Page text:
National Aeronautics and Space Administration Logo
Follow this link to skip to the main content NASA Banner
Solar System Exploration
News & Events
Dawn Team Members Check out Spacecraft
Dawn Team Members Check out Spacecraft
7 Jul 2011
(Source: NASA/JPL)

Dawn
NASA's Dawn spacecraft, illustrated in this artist's concept, is propelled by ion engines. Image credit: NASA/JPL.

Dawn Mission Status Update

Mission managers for NASA's Dawn spacecraft are studying the spacecraft's ion propulsion system after Dawn experienced a loss of thrust on June 27. Dawn team members were able to trace the episode to an electronic circuit in the spacecraft's digital control and interface unit, a subsystem that houses the circuit and a computer that provides the "brains" to Dawn's ion propulsion system. That circuit appeared to lose an electronic signal. As a result, the valves controlling the flow of xenon fuel did not open properly. Dawn automatically put itself into a more basic configuration known as "safe-communications" mode, where the spacecraft stopped some activities and turned its high-gain antenna to Earth.

Engineers were able to return the spacecraft to a normal configuration and restart the spacecraft's thrusting on June 30 by switching to a second digital control and interface unit with equivalent capabilities. One set of images for navigation purposes was not obtained on June 28 because the spacecraft was in safe-communications mode, and one other set, on July 6, was not obtained to allow the spacecraft to spend the time thrusting. Other sets of navigation images have been and will be acquired as expected. The ion propulsion system is now functioning normally.

"Dawn is still on track to get into orbit around Vesta, and thanks to the flexibility provided by our use of ion propulsion, the time of orbit capture actually will move earlier by a little less than a day," said Marc Rayman, Dawn's chief engineer and mission manager. "More importantly, the rest of Dawn's schedule is unaffected, and science collection is expected to begin as scheduled in early August."

In an unrelated event, the visible and infrared mapping spectrometer on Dawn reset itself on June 29. At the time of the reset, the instrument was gathering calibration data during the spacecraft's approach to the giant asteroid Vesta. Some of its planned observations were completed successfully before automatic sensors turned the instrument off.

On June 30, Dawn team members were able to trace the reset to an internal error in the instrument's central processing unit, though they don't yet know why the internal error occurred. By temporarily turning the instrument back on, the Dawn team confirmed that the instrument is otherwise in a normal configuration. They powered the instrument back off, as originally planned for this time. Team members are working to determine when they will turn it back on again.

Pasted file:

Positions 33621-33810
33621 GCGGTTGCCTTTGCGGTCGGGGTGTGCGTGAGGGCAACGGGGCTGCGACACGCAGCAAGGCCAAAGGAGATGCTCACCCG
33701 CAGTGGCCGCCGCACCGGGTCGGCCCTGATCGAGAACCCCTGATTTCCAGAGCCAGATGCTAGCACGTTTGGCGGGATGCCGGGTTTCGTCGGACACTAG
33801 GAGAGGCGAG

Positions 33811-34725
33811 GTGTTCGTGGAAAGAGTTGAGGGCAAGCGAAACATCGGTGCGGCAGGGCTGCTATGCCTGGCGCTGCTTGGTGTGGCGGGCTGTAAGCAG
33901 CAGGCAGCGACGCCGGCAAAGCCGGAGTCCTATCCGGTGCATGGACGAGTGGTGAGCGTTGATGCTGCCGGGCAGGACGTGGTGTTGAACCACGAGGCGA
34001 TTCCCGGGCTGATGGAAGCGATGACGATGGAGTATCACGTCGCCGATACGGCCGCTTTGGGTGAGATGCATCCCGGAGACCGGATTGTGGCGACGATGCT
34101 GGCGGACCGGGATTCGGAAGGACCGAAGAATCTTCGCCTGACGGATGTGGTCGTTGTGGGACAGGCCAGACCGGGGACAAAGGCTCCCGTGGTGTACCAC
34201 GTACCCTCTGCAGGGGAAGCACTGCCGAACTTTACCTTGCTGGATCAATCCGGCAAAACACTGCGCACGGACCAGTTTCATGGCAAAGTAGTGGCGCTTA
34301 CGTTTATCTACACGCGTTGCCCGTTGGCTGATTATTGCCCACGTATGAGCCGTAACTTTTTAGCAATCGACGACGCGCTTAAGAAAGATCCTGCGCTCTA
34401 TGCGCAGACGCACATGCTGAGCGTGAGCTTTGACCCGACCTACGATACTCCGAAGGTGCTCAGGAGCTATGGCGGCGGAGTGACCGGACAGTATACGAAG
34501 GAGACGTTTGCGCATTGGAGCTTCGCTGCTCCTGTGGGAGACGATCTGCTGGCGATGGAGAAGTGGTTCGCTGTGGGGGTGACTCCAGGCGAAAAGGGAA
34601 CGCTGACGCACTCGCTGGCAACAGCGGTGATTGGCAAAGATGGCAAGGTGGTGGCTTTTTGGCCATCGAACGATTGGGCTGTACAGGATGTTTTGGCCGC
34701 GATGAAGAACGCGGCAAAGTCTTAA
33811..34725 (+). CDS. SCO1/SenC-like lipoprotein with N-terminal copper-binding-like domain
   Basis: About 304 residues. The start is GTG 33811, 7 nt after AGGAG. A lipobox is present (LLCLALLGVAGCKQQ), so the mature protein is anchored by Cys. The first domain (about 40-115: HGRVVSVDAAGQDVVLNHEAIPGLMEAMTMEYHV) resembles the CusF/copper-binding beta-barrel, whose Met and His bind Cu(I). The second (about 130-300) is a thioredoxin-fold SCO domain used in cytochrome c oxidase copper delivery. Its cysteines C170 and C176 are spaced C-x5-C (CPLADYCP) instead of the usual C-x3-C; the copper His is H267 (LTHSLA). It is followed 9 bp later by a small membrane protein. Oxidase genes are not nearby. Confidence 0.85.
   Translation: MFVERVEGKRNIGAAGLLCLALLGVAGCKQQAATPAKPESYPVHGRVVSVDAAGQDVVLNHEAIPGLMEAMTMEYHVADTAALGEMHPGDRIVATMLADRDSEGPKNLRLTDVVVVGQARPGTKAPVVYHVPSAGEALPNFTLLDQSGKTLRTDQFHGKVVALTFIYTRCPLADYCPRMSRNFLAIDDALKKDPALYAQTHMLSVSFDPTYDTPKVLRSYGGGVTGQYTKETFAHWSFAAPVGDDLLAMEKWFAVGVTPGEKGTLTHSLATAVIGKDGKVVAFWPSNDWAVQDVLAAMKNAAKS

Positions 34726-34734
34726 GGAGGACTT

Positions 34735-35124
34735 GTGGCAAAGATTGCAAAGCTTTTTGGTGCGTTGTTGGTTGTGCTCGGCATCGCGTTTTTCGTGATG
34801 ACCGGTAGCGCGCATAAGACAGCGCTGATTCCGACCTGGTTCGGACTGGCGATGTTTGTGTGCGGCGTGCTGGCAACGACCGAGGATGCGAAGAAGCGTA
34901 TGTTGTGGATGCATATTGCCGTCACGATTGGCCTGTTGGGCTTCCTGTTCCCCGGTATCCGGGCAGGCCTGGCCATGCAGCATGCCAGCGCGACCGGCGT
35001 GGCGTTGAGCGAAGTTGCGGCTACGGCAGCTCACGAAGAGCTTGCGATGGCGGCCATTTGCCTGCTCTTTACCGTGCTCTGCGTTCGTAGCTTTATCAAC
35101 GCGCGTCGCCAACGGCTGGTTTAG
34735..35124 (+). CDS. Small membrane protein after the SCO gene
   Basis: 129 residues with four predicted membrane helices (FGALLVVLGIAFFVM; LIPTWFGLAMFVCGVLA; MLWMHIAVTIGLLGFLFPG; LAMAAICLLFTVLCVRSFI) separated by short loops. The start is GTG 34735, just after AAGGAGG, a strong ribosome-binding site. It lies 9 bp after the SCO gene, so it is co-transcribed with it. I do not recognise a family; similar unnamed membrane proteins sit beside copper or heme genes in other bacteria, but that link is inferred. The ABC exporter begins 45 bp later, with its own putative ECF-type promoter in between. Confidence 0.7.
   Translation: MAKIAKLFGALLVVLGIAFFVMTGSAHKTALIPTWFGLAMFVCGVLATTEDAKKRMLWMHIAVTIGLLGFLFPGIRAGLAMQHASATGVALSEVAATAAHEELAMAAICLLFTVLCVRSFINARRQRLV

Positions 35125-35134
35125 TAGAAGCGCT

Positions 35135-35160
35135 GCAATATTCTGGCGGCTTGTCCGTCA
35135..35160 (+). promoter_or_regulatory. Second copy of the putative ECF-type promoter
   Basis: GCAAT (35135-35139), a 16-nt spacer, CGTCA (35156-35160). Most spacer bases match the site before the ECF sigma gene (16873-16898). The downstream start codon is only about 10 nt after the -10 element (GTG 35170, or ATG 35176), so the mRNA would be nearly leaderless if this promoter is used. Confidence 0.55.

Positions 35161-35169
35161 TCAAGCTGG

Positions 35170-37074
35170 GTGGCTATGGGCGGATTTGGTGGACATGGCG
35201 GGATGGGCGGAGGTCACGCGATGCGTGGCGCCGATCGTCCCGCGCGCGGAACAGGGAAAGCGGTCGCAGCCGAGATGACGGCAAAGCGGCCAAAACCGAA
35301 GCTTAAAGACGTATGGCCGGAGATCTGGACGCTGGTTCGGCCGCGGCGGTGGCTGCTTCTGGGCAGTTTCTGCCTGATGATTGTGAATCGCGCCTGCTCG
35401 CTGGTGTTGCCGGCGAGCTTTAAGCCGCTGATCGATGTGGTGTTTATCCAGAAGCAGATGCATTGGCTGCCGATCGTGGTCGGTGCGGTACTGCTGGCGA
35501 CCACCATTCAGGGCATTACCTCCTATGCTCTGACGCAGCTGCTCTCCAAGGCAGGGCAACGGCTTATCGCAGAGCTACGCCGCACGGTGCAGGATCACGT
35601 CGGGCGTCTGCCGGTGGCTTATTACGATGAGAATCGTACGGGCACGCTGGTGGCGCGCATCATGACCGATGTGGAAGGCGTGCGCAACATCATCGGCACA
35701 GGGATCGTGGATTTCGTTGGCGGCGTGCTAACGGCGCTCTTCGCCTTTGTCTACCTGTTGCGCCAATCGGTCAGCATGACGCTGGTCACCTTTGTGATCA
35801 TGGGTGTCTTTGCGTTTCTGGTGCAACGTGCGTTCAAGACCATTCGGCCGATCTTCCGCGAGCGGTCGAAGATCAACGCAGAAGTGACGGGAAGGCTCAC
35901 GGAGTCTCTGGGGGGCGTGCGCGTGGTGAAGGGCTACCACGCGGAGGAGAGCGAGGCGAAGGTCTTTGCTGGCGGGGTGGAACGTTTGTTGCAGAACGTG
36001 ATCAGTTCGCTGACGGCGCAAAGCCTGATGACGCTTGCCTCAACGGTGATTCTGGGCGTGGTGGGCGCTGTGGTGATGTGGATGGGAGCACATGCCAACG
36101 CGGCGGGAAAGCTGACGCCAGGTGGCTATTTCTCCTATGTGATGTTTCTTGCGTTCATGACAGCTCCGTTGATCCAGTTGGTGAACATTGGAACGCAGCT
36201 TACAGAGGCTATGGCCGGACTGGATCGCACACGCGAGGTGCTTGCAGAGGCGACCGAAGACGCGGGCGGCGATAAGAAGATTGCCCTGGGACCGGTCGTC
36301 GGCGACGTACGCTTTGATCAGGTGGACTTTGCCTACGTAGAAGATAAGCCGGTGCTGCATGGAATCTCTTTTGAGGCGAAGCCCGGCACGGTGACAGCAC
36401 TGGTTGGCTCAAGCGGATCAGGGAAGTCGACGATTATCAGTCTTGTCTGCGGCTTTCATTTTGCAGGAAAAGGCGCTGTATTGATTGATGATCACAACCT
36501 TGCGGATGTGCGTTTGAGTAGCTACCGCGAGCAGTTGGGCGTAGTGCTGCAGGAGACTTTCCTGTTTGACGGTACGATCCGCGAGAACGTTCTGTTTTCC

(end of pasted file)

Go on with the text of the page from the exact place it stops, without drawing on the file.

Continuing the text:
After arriving at Vesta, Dawn will spend about one year orbiting the asteroid, which is also known as a protoplanet because it is a large body that almost became a planet. Data collected at Vesta will help scientists understand the earliest chapter of our solar system's history.

The Dawn mission to Vesta and Ceres is managed by the Jet Propulsion Laboratory, a division of the California Institute of Technology in Pasadena, for NASA's Science Mission Directorate, Washington. Dawn is a project of the directorate's Discovery Program, managed by NASA's Marshall Space Flight Center in Huntsville, Ala. The University of California, Los Angeles, is responsible for overall Dawn mission science. Other scientific partners include Planetary Science Institute, Tucson, Ariz.; Max Planck Institute for Solar System Research, Katlenburg-Lindau, Germany; DLR Institute for Planetary Research, Berlin, Germany; Italian National Institute for Astrophysics, Rome; and the Italian Space Agency, Rome. Orbital Sciences Corporation of Dulles, Va., designed and built the Dawn spacecraft.

To learn more about Dawn and its mission to the asteroid belt, visit: http://www.nasa.gov/dawn and http://dawn.jpl.nasa.gov.


Jia-Rui C. Cook 818-354-0850
Jet Propulsion Laboratory, Pasadena, Calif.
jia-rui.c.cook@jpl.nasa.gov

2011-206

News Archive Search  Go!
Show  results per page
 
 
Awards and Recognition   Solar System Exploration Roadmap   Contact Us   Site Map   Print This Page
NASA Official: Kristen Erickson
Advisory: Dr. James Green, Director of Planetary Science
Outreach Manager: Alice Wessen
Curator/Editor: Phil Davis
Science Writer: Autumn Burdick
Producer: Greg Baerg
Webmaster: David Martin
> NASA Science Mission Directorate
> Budgets, Strategic Plans and Accountability Reports
> Equal Employment Opportunity Data
   Posted Pursuant to the No Fear Act
> Information-Dissemination Policies and Inventories
> Freedom of Information Act
> Privacy Policy & Important Notices
> Inspector General Hotline
> Office of the Inspector General
> NASA Communications Policy
> USA.gov
> ExpectMore.gov
> NASA Advisory Council
> Open Government at NASA
Last Updated: 7 Jul 2011